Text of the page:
Using microarrays and computational tools the scientists analyzed how long-acting or short-acting estrogens impact thousands of genes in the uterus. They selected more than 100 genes to use as a biomarker panel to distinguish chemicals that mimicked long-acting (estradiol or diethylstilbestrol) versus short-acting (estriol) estrogens. The novel chemical diarylheptanoid D3, derived from a plant in the ginger family used by postmenopausal women in Thailand, was identified through the assay as a short-acting xenoestrogen similar to bisphenol A and HPTE. (GB)
Citation: Hewitt SC, Winuthayanon W, Pockette B, Kerns RT, Foley JF, Flagler N, Ney E, Suksamrarn A, Piyachaturawat P, Bushel PR, Korach KS. 2015. Development of phenotypic and transcriptional biomarkers to evaluate relative activity of potentially estrogenic chemicals in ovariectomized mice. Environ Health Perspect 123(4):344-352.
Long repetitive sequences drive some types of mutations
NIEHS researchers have demonstrated that insertion-deletion, or indel, mutation rates increase 100,000-fold with increasing homonucleotide run length, using yeast strains with combinations of defects in their mismatch repair (MMR) machinery and DNA polymerases. Such runs play important roles in chromatin organization, gene expression, and chromosome replication. Mutation rates are used to calibrate molecular clocks, assess human tumors, and identify genetic variants in human diseases. Prior to this research and the work of other NIEHS scientists, many researchers assumed the rates were similar across the genome.
These small indels, driven by DNA strand slippage during replication, are usually repaired by both MMR and exonucleolytic proofreading (PR). MMR defects allowed indels, especially in long DNA repeat tracts, which are the source of the microsatellite instability that is a hallmark of MMR-defective tumors. In contrast, the researchers showed that PR defects selectively increase indel rates in short repeat tracts. These data are especially useful given that coding sequences contain higher proportions of short tracts than noncoding regions of DNA, leading to the accumulation of more coding mutations, with likely ultimate outcomes of disease or carcinogenesis. Should the indel pattern hold in future studies of tumors containing PR defects, indels in short runs could be diagnostic in the way that microsatellite instability is for mismatch repair-defective tumors. (GK)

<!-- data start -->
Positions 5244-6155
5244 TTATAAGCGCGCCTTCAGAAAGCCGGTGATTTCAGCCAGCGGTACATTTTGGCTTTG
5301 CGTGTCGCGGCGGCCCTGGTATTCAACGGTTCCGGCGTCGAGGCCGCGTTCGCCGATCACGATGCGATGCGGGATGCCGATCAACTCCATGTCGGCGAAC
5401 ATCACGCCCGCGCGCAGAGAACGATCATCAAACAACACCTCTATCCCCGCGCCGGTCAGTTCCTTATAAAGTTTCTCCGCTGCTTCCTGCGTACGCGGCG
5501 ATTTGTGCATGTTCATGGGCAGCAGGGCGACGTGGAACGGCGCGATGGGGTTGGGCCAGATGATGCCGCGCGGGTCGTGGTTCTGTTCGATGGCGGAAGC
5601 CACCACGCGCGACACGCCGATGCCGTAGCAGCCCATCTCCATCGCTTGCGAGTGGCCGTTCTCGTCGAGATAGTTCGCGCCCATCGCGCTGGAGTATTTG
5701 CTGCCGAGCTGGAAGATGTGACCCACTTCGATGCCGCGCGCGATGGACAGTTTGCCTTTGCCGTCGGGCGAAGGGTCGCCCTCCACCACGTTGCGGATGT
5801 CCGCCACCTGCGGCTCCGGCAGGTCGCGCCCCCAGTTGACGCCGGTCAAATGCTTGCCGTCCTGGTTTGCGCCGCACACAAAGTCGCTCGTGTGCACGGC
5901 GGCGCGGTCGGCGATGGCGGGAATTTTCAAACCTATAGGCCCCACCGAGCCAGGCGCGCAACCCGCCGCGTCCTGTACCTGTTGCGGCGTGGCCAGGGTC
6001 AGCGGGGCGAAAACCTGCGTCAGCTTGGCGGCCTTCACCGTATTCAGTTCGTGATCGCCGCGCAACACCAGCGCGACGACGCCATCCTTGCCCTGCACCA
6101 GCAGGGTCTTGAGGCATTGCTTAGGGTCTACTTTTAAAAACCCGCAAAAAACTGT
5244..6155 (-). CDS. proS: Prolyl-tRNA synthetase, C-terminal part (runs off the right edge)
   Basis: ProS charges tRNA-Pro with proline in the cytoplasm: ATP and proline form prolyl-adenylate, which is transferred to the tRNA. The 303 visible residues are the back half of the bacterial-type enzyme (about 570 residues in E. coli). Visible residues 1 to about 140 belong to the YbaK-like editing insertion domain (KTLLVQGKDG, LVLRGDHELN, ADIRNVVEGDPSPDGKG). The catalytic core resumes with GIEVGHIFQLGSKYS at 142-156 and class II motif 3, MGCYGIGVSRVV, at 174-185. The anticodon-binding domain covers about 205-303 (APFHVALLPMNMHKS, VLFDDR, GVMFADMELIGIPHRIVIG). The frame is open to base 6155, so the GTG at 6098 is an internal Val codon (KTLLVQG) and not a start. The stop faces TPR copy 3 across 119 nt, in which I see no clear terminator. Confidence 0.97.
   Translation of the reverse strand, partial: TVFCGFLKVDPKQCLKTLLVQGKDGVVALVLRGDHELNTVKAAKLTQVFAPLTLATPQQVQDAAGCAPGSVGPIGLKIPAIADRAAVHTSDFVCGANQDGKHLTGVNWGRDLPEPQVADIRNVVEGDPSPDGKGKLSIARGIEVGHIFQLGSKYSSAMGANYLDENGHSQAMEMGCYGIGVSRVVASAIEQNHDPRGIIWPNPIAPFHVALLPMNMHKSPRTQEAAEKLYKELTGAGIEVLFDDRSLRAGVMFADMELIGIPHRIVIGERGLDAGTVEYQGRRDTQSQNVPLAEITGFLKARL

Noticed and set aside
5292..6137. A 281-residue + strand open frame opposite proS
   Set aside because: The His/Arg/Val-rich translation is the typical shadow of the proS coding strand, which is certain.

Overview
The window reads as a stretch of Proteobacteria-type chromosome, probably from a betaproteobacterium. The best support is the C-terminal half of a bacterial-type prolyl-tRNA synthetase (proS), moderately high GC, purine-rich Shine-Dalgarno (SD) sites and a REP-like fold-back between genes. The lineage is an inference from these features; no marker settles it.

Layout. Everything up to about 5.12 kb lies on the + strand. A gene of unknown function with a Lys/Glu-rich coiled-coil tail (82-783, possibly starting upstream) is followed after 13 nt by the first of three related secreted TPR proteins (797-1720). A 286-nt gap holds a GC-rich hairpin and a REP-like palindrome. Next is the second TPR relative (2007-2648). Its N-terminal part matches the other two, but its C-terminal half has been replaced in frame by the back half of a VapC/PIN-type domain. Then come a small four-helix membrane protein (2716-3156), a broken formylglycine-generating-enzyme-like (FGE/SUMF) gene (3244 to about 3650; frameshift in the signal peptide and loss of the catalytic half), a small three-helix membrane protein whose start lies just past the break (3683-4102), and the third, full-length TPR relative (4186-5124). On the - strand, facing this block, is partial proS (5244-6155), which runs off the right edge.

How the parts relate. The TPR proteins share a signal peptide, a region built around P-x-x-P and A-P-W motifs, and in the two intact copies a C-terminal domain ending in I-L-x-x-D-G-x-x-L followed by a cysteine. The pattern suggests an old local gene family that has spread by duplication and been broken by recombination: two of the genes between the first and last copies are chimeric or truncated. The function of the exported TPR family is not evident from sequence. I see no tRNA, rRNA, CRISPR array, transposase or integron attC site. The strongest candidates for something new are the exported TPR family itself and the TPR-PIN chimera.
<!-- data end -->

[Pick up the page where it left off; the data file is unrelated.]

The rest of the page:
Citation: Lujan SA, Clark AB, Kunkel TA. 2015. Differences in genome-wide repeat sequence instability conferred by proofreading and mismatch repair defects. Nucleic Acids Res 43(8):4067-4074.
(Greg Buchold, Ph.D., is a former NIEHS postdoctoral fellow in the Reproductive and Developmental Biology Laboratory. Deacqunita Diggs, Ph.D., is a National Health and Environmental Effects Laboratory fellow in the U.S. Environmental Protection Agency Developmental Toxicity Branch. Gabriel Knudsen, Ph.D., is a research fellow in the National Cancer Institute Center for Cancer Research Laboratory of Toxicology and Toxicokinetics. Vijay More, Ph.D., is a former visiting fellow in the NIEHS Intracellular Regulation Group. Shannon Whirledge, Ph.D., is an Intramural Research Training Award fellow in the NIEHS Molecular Endocrinology Group.)